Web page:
You Deserve A Life You Love. Here's How I Learned That Lesson
You have an emotional guidance system that tells you when you're on track — representing your truest, highest self — and when you're off base.
It tells you things like:
That’s not a nice thing to say.
You're a better person than the way you're showing up right now.
You're giving too much of yourself away right now.
You deserve better.
That’s not a fair [thing to say, thing to do, etc.]
That was a falsehood.
Careful, you might regret this later.
And also, things like:
Yes, yes, yes!
You're on fire right now.
Most of us grow up thinking the strongest, bravest thing we can do is sacrifice our true needs to become something that makes our most beloved ones (family, friends, neighbors, community, etc.) happy. Things that tend to earn us good standing in the eyes of society.
Good grades. Clean rooms. Clean plates.
Smiling at people who rarely smile at you, or people who demean you any chance they get.
Keeping the peace by making sure everyone in the house is happy and at ease. Hiding your true nature and true needs at any cost in order not to “rock the boat.”
Minding the rules.
What if you’ve been misled? What if sacrificing your own desires, hopes and goals isn't the bravest thing you can do for yourself and others?
I believe in and often teach that the greatest thing people can give this world is the happiest version of themselves that they can possibly be.
So what makes you happy? No, I mean it. What makes YOU happy?
Not what makes your granddad happy or what makes your mom happy or what makes your neighbors happy or what makes your best friend happy …
Not what brings you the most likes on your favorite social media outlet …
Not what earns you accolades and promotions …
Not what allows you to check off boxes on your to-do list …
Not what makes you feel accomplished or allows you to feel like you’ve achieved something …
What makes you happy? What makes your heart sing and your soul smile?
See, here’s the deal.
It matters. It really and truly does. Not just because if you don’t respond to that deep longing within you, you might end up in a devastating state of disease. Yes, that matters too. But also because it’s your light that you must shine for this earth to be healthy. Your light matters. It’s like a strand of Christmas lights: one goes down and the whole batch is out.
How do I know? Well, like many type A Americans, I spent the first quarter (give or take) of my life slaving to make others happy — namely my dad. I wanted his admiration above all else. Screw my own needs. Screw my heart’s happiness. My dad, because of his upbringing and doing the best he could with the very best intentions at the time, programmed me to believe that the most worthwhile thing I could do was become a woman with a six-figure salary by the age of 30 — preferably with “moxie.” It didn’t matter one iota what I did to get to this point, though he was partial to business, law or medicine.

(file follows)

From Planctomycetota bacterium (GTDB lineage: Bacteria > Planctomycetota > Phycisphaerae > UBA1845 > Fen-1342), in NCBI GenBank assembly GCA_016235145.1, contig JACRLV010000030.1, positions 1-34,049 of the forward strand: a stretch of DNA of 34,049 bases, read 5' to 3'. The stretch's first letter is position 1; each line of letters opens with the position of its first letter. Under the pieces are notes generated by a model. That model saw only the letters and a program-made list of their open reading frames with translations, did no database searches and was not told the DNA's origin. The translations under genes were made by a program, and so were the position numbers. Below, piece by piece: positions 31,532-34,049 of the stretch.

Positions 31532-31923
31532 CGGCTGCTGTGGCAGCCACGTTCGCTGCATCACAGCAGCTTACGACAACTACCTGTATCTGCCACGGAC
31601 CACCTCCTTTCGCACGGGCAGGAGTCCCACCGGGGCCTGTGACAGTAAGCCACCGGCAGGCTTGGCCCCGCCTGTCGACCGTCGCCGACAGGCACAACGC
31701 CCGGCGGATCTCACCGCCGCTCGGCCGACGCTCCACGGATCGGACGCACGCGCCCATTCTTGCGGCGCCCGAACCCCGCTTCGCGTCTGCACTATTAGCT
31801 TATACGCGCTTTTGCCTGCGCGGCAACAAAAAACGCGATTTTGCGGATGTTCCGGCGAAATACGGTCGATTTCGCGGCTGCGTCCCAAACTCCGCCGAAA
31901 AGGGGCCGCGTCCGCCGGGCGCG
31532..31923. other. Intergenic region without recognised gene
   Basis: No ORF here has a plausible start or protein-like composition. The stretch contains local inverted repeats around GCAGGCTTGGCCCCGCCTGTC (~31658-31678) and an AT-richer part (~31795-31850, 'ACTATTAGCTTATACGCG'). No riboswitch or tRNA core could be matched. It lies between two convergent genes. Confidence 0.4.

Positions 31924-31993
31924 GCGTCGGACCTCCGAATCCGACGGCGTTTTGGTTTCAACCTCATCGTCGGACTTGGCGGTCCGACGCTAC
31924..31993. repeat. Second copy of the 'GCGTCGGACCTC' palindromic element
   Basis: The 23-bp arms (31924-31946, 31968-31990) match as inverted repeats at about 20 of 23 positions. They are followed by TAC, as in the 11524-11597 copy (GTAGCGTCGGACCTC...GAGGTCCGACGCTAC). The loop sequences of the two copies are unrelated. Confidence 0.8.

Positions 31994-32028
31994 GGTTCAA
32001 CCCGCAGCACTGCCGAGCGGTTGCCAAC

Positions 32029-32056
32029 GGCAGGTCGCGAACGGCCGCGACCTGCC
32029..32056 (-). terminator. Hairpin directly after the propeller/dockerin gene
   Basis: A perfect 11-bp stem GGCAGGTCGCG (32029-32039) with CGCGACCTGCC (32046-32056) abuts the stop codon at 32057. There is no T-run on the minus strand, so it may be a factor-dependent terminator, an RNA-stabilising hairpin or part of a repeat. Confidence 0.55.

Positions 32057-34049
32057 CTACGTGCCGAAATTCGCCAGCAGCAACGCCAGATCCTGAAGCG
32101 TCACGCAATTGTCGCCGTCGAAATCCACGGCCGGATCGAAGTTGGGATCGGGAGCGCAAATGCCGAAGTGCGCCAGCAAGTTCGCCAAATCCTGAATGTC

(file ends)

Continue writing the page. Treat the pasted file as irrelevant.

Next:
Our conversations sometimes went like this:
Me: But I love to write!
Him: Writers starve, my dear.
Me: But I love to paint!
Him: Get used to living in a cardboard box, hun.
Me: But I love yoga!
Him: Chuckle, chuckle, chuckle. Well then, you won’t have two pennies to rub together, darlin'.
So I set about choking off my own soul-fire needs and tuning into the desires of my father. For almost three decades.
Finally, I woke up and realized, enough is enough. I deserve more. I deserve a life of love. I deserve a life I love.
When I told my father that I was choosing to leave the corporate world to move home to help him take care of my mom and so that he could help me raise Jagger and also so that I could pursue a career in yoga, a funny thing happened. He cried. My dad. Big strong Texas born and raised, meat and potatoes man that he is, shed tears. They were tears of joy, tears of pride and tears of relief. We both needed help. And finally, in standing up for what I wanted, I'd finally earned what I had been seeking: his respect.
Today I own my own yoga studio, I have a family, and I spend my days and nights creating something I love — a life of soul work. It’s not perfect. But it’s mine. It’s a journey every day, and it’s absolutely so worthwhile in every way. And I have a righteously tight relationship with my dad.